Theodor W. Adorno (1903-1969) was a leading figure in the Frankfurt School and one of this century's most demanding intellectuals. His works, always informed by his variant of Critical Theory that he called Negative Dialectics, is notoriously difficult to understand bu has had an enormous impact on philosophy, sociology, musicology, literary criticism, psychology, and the study of culture.
In an introductory section, Martin Jay gives a brief, lucid account of Adorno's notion of force-field, and of Adorno's extension of Walter Benjamin's concept of constellation. He distinguishes five impulses in Adorno's thinking: his Marxism, his aesthetic modernism, his mandarin cultural conservatism, his anticipation of deconstructionism, and the self-conscious Jewishness that led him to look for redemption and at the same time to refuse any definition of paradise.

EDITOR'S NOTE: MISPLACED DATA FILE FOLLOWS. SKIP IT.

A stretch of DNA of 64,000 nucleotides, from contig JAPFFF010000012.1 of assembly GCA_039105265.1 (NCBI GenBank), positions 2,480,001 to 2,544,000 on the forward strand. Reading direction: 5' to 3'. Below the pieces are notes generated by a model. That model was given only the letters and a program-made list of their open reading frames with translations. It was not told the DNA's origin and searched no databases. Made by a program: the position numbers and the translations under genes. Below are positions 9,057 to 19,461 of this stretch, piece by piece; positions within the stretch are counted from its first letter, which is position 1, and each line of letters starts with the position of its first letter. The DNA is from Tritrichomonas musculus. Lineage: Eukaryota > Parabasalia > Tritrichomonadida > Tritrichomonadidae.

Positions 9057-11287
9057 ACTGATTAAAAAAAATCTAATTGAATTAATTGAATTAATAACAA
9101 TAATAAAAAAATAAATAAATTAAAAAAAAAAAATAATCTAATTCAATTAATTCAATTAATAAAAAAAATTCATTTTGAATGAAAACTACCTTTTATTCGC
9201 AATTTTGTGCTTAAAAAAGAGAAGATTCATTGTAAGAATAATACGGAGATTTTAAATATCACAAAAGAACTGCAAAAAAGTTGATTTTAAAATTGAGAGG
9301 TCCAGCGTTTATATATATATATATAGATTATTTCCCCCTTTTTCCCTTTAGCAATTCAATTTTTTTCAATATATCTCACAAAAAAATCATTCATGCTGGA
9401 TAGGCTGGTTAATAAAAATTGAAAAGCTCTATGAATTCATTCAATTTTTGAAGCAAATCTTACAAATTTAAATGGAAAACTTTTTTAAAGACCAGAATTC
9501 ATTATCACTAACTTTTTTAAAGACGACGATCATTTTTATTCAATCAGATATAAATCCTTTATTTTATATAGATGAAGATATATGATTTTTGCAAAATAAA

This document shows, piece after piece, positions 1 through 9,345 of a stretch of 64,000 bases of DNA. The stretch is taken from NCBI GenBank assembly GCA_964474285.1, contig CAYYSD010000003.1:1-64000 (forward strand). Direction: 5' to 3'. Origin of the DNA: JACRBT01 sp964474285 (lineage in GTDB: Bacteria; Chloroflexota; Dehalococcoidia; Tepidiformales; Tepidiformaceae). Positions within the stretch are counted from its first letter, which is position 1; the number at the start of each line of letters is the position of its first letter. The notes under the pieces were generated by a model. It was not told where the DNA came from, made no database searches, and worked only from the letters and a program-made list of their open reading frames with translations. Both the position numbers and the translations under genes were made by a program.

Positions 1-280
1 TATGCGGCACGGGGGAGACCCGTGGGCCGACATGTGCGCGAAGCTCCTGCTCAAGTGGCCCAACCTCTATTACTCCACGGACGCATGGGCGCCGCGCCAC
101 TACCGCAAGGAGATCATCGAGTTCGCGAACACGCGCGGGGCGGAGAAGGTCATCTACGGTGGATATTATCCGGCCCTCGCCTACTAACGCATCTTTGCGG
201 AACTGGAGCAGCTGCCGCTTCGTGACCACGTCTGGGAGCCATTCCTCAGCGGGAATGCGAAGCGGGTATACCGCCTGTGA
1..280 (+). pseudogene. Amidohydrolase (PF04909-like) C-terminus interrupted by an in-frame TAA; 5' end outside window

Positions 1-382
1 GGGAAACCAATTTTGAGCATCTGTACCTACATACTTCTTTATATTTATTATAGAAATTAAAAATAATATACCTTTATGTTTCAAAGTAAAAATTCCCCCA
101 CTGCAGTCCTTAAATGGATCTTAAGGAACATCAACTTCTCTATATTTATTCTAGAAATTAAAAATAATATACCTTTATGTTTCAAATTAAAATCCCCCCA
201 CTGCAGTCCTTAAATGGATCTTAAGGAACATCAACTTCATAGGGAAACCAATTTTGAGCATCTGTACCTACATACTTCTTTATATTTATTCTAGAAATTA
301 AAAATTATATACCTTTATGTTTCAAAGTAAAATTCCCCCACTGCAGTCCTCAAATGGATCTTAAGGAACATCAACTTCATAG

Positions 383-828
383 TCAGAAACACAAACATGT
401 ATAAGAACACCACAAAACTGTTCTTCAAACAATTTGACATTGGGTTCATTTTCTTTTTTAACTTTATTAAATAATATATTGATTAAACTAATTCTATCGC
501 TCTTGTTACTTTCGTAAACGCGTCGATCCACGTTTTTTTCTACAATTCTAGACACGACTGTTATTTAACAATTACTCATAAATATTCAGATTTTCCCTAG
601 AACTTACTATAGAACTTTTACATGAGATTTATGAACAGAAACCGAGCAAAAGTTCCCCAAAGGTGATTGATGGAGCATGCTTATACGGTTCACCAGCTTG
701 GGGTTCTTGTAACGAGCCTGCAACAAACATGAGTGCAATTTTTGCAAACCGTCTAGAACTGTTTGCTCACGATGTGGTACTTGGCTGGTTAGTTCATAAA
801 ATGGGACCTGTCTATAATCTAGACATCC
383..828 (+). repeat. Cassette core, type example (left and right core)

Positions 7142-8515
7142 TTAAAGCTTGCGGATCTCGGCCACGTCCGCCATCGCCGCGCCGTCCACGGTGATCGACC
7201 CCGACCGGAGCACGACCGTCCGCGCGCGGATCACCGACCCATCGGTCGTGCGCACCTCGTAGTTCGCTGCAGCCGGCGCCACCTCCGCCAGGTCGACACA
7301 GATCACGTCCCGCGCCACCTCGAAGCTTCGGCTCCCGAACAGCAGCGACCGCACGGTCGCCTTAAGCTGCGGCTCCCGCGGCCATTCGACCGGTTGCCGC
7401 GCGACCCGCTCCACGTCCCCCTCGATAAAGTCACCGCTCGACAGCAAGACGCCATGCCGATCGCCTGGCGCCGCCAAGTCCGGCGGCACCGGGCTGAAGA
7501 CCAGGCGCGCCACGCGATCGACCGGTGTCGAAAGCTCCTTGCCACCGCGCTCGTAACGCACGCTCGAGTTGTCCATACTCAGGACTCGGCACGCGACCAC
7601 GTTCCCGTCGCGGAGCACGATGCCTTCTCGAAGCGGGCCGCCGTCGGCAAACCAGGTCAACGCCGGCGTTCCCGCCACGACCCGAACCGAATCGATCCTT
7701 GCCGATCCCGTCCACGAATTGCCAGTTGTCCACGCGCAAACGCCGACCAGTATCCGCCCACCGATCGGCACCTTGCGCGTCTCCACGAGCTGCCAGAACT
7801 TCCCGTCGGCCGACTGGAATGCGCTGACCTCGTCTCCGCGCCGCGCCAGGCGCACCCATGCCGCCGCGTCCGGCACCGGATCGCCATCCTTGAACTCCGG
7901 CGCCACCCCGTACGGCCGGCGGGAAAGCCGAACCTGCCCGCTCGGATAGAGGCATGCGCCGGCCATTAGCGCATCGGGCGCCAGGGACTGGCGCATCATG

Professor Jay devotes the central sections of his book to the major aspects of Adorno's thought--his philosophy, his social theory, and his view of modern culture and aesthetic theory. He has succeeded brilliantly in the task of presenting Adorno's theories in understandable form while remaining true to their unresolved tensions.
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A Damaged Life
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